At some point, the war of McSweeneyites vs ULA (or me) becomes a waste of time. It's a battle I can't possibly win. But it is aggravating to see what was an honorable and necessary project, the ULA, libeled across the literary realm. Whatever missteps we made, they were nothing compared to the scoundrels we were up against. Scoundrels those people remain.

But, the post. One of the more bizarre I've put up. 1.) There might be more to its premise than I thought. Otherwise, why would someone be so interested in reading it? (Or even know about it.) 2.) At the end of it-- or rather, end of the three comments attached-- an actual bitter enemy of myself, with no credible reason for his animus, possible member of the McS's payroll, makes a strange appearance.

I don't want anyone to think the post ranks with "The Day the Clown Cried" for absent strangeness. What it does, is point to the strangeness of those thrown out of joint by a low-rent noisemaking campaign from a tiny band of broke zinesters, to the extent that some of the most powerful figures in literature pulled out all stops in their eagerness to run us permanently out of town. At that, they've been quite successful.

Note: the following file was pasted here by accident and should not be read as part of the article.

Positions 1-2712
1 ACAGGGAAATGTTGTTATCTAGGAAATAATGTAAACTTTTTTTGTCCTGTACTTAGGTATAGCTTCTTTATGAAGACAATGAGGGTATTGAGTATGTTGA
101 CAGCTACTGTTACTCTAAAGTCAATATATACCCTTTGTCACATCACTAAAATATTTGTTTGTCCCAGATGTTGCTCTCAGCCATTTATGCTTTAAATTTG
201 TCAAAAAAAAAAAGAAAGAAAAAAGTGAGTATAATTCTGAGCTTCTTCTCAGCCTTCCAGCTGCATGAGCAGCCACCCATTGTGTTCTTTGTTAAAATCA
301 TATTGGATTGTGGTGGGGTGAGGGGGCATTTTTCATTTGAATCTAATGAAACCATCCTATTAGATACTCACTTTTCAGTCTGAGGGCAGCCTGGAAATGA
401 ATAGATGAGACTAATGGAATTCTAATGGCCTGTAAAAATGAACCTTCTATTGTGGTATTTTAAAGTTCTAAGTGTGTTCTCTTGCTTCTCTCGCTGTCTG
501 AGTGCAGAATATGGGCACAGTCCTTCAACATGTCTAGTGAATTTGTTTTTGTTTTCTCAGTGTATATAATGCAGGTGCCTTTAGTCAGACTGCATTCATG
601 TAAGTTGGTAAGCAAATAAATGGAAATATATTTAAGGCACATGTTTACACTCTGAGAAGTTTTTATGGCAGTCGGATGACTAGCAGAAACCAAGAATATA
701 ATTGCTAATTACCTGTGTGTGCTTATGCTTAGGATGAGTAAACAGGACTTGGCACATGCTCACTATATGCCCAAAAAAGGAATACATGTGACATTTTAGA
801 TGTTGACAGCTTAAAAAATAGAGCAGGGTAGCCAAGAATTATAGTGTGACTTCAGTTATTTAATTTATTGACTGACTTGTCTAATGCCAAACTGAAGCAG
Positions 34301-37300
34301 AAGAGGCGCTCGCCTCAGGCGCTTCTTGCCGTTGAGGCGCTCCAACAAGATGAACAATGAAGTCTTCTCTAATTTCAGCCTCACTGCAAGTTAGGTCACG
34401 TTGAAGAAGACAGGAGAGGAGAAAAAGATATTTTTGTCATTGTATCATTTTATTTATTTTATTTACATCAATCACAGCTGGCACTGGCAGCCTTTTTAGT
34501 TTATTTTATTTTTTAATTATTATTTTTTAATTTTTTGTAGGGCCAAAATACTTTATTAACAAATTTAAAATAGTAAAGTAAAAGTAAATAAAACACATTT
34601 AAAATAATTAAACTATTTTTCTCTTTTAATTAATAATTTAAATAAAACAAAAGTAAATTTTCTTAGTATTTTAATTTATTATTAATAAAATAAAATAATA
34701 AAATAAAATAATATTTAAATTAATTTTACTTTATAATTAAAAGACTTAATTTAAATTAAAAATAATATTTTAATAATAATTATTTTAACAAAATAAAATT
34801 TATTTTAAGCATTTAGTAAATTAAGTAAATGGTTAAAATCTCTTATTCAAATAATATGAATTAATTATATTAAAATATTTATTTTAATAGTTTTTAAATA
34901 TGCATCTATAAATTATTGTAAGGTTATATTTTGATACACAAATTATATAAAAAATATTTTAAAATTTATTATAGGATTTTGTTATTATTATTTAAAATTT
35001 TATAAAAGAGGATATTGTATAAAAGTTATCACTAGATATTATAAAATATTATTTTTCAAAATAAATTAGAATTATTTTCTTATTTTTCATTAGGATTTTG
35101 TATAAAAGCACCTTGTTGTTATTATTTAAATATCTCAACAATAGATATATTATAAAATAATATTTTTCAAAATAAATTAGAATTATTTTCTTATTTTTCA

(I hope the moles and spies involved have bilked the insecure mandarins-- Eggers, Handler, & Company-- for a substantial amount. Somehow, I think not.)

(The McSweeneys Gang may be a trifle bizarre, but not as bizarre as real life.)

Friday, January 25, 2013

The Latest

I removed this blog from view for a day because someone was getting into the html code of it. They were trying to get into one particular blog post from a couple years ago-- a post, moreover, which I had taken down a while back. Why that particular blog post? That's an interesting question.


The premise of my satirical ebook novel, The McSweeneys Gang, is that the ULA was afflicted with a host of moles and spies tracking the ULA's every happening. How true could that possibly be?

The real story would be fascinating.

Thursday, January 24, 2013


I notice that someone who lives in Sunnyvale, California, IP#, is trying to get into the html code of this blog, either to mess things up or shut this blog down. Please stop it.

Tuesday, January 22, 2013

The Representative of Power